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We die like brothers…

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Generous divers help the “We die like brothers…” project 

The South African National War Memorial’s forthcoming permanent exhibition on the loss of the First World War transport ship Mendi reached another milestone last Friday. UK museum director and exhibition lead Susan Hayward (far right), together with Wessex Archaeology’s Graham Scott, were at the Memorial’s museum at Delville Wood on the Somme to hand over a number of artefacts from the wreck of the Mendi to the South African Ambassador to France, His Excellency M. Rapulane Sidney Molekane (second from right).
 
The Mendi was lost off the Isle of Wight in 1917 whilst carrying men of the South African Native Labour Corps to the Western Front. Hundreds drowned and the loss of the ship has since become an iconic event in South African history, standing for equality and the sacrifices made in the world wars of the 20th century by all of the South African people.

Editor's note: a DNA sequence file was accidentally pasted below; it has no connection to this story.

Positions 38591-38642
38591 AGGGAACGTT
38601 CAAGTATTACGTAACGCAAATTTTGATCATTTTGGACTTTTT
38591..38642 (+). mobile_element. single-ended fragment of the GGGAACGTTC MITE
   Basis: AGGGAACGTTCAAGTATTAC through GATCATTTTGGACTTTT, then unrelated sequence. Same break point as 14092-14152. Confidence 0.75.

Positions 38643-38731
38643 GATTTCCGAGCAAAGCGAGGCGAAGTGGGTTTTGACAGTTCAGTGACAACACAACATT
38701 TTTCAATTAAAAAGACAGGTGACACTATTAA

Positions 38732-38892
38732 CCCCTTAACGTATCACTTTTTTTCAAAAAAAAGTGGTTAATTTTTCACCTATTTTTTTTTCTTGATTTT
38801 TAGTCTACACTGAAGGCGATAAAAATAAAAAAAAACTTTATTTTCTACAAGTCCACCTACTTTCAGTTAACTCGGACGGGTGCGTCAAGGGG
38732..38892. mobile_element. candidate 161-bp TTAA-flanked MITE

Some of the artefacts, including a bridge window and porthole, are being loaned by UK archaeologist John Buglass. As well as working on the Mary Rose, John dived many of the wrecks off the Isle of Wight in the 1980s, including the Mendi. The Ambassador expressed his gratitude on behalf of the South African people for the generosity of John and the other divers who have loaned or donated artefacts.
 
The exhibition is due to open at Delville Wood in July and is supported by English Heritage (soon to become Historic England), by the UK Government and by Wessex Archaeology. The project team, consisting of UK and South African heritage and creative professionals, are all volunteers.
 
By Graham Scott, Archaeologist/Dive Superintendent
 
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